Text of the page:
I appreciate all the input, and I'll certainly take it into consideration. I am going to submit my model to my guy at the tube supply company with the laser to get an idea of what I'm looking at. The real beauty of his business is that his overhead is phenomenal because he has so much work, so I can essentially get these on an as needed basis. I'll also look into modeling a +4 frame, I'm sure the cost will be very similar with how low steel prices are. Mark up will be difficult to gauge at the moment, once I get some numbers on the laser cutting and material prices, I can figure that out. I'm really not looking to make a TON of money, but if I can get my foot in the door to designing more items, my plan is to possibly expand this into a business venture and tackle other items/platforms. Additionally, if we do pick up steam and make enough to fund a small workspace here, the plan is to potentially manufacture some finished goods.

As for tabs and slots for tube alignment; Absolutely, this is one thing I was discussing with the laser owner that will speed up assembly time drastically. Etching for tube placement shouldn't be a problem either to number or arrow or write your name or whatever haha.

If the interest seems rather low on the frames themselves, I can try peripherals like uprights (already discussing with a close friend who would be the business partner).

The flat packs at that price seem about right. Sheet metal is cut incredibly easy by any modern fiber optic laser, the Amada I programmed prior was running about 120 inches a minute on .063", and those flat packs are pretty devoid of holes (those eat up a LOT of time). Thick plate is a bit trickier, you need a good laser operator that is willing to take the time to adjust the head for a good cut with little blowout on the backside.

As for the lasers themselves, they are INCREDIBLY expensive. This particular laser feeds 20' bars, and their inventory system is fully automated, so it pulls the tubes off the rack and loads them on the machine. It really is quite the operation.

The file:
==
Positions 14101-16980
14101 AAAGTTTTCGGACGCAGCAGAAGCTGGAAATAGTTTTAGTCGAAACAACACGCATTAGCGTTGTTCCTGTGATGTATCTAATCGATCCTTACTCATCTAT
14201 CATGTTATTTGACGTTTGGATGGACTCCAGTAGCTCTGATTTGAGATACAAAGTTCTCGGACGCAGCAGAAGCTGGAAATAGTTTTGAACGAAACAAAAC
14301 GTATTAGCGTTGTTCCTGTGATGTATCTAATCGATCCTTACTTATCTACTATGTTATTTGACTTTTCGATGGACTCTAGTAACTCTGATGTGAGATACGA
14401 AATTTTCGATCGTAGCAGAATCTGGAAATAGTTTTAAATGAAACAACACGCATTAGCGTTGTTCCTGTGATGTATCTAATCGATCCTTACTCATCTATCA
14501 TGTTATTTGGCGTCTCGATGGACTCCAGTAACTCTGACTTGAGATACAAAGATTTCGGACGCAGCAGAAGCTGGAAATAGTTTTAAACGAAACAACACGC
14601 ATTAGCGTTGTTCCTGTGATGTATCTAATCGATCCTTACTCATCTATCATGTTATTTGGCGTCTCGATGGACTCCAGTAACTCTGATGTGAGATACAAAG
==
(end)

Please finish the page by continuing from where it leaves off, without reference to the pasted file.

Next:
Stay tuned, I've got some training classes this week, but I'll check back in once I get some pricing info. Please keep sending any other ideas my way. My goal is really to provide any parts that fall within the scope of what the machine can do to those that have access to a welder but lack the ability to efficiently make parts for the larger assemblies. If there is something else that will move faster, I'm all ears.


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PostPosted: September 21, 2016, 9:19 am 
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Joined: July 1, 2011, 2:45 pm
Posts: 5
I would love to be able to design "my car" knowing I had this capability, to design in self locating tabs and notches etc, problem is places that have these abilities usually charge by unit. I had some laser cut aluminum quoted (flat) recently for a 3axis CNC machine.......it would have cost me $1000 for about 14 pieces in total weighing about 5lbs (not big at all).

Interested to see how your venture plays out!

-Bryan


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PostPosted: September 21, 2016, 2:08 pm 
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Joined: April 15, 2014, 1:54 pm
Posts: 443
A consideration that I think is important is that you will furnish the materials as well as prep them. That gives you control of the materials and you can assure us that you are furnishing DOM 2030 or whatever, and that it will meet strength/ductility requirements. If you buy in any quantity, you are due full certs.
I don't trust online metals or industrial metal supply salesmen.